Indianapolis Business Journal – July 6-12, 2018


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In This Issue

Front Page

Property owners along Nickel Plate Line in three counties seek compensation

At least two law firms are pursuing suits against the federal government on behalf of landowners as Hamilton County leaders make plans to convert a portion of the line into a pedestrian trail.

Four developers vying to build hotel at Indianapolis International Airport

The hospitality market is booming—so is it finally time for Indianapolis International Airport to add an on-site hotel? Airport leaders are examining pitches from four developers that think it is.

Caesars steps into unfamiliar role in Indiana: horse track operator

The Las Vegas-based casino company will soon own Indiana Grand in Shelbyville and Hoosier Park in Anderson, the state’s only two casinos with horse-racing tracks.

Top Stories

Brackett seeks franchisees for Stacked Pickle expansion

The former Indianapolis Colts is looking to expand a local love for fried pickles and mixed drinks that he’s cultivated through his home-grown sports bar.

Circle Centre profit gets lift from eateries, IPS tax cut

The mall posted higher profit and improved sales per square foot in 2017, though retail observers say it remains at a crossroads following the closure of its last department store, Carson’s.

Federal tax credit will help former YWCA serve homeless

A historic downtown building half a block from the Central Library will undergo an $8.7 million face-lift&mdash.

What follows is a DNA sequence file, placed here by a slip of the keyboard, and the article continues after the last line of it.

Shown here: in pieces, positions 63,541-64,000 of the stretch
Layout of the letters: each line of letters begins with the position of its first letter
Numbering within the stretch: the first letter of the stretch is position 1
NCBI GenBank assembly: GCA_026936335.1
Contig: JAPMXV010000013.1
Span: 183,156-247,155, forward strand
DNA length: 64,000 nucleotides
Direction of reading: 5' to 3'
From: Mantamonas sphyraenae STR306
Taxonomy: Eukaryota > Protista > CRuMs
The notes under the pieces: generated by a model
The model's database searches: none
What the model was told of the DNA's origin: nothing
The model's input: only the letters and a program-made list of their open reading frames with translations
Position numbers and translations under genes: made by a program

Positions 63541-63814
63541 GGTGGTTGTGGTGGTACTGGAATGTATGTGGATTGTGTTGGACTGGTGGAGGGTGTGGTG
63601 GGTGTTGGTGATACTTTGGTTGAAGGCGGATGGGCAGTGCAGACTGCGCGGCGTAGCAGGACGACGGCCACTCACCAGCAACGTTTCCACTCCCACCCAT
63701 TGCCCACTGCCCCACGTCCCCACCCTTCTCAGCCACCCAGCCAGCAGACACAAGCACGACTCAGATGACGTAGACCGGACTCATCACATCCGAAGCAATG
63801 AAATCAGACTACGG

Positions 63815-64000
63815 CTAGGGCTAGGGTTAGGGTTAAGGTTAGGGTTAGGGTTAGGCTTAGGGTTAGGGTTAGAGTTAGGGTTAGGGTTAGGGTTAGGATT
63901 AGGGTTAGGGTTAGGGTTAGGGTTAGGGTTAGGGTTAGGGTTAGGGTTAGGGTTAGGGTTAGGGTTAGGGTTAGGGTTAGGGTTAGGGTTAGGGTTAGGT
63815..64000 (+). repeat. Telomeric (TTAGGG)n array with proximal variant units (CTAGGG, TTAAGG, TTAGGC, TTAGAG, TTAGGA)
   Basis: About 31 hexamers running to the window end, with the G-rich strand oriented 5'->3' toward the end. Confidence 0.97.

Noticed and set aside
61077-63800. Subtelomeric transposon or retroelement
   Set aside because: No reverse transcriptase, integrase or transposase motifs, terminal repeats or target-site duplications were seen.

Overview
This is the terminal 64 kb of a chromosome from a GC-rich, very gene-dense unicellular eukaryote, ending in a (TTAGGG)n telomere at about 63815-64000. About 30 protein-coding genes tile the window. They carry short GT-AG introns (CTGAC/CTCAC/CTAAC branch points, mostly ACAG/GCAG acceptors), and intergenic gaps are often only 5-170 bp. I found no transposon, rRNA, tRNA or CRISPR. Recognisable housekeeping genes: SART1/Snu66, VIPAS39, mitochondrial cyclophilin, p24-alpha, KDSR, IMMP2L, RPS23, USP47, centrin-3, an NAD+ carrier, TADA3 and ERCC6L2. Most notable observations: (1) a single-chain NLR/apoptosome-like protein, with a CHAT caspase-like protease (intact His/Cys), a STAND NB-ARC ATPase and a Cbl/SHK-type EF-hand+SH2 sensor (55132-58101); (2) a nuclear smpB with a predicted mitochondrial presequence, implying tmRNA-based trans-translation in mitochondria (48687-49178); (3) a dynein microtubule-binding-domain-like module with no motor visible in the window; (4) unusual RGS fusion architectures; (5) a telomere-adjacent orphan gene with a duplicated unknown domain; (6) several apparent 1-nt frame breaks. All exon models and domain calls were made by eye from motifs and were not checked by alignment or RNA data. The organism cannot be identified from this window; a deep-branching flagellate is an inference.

New rule puts companies’ median pay in spotlight

The public attention might up the pressure on corporate boards to rein in pay for top brass, especially if multiple years of reporting document the gulf between median pay and CEO pay is widening.

SPJ chief: ‘Journalists have been through a lot’

Alison Bethel McKenzie had been executive director of the Society of Professional Journalists only a few months when the media industry suffered one of the deadliest days for journalists in America.

Chamber eyes closures, cuts to help IPS manage budget issues

The Indy Chamber said it has “identified dozens of recommendations that add up to hundreds of millions of dollars in potential savings” for Indianapolis Public Schools.

Nursing home exec Burkhart handed stiff sentence for kickback scheme

James Burkhart’s hopes for a light sentence were dashed Friday afternoon when a federal judge handed down a lengthy sentence for his role in leading a massive kickback scheme as CEO of Indiana’s largest chain of nursing homes.

Local collision repair chain Church Brothers acquired by national player

Church Brothers, which has six area locations, was founded in Indianapolis in 1929 by brothers Noel and Clem Church and remained family-owned and operated for three generations.


Minority-owned firms chase contracts to build criminal justice center

If the city of Indianapolis meets its goals, at least $154 million in contracts for the $571 million project will go to minority-owned firms.

ANDREW APPEL: It’s time to make diversity a true business priority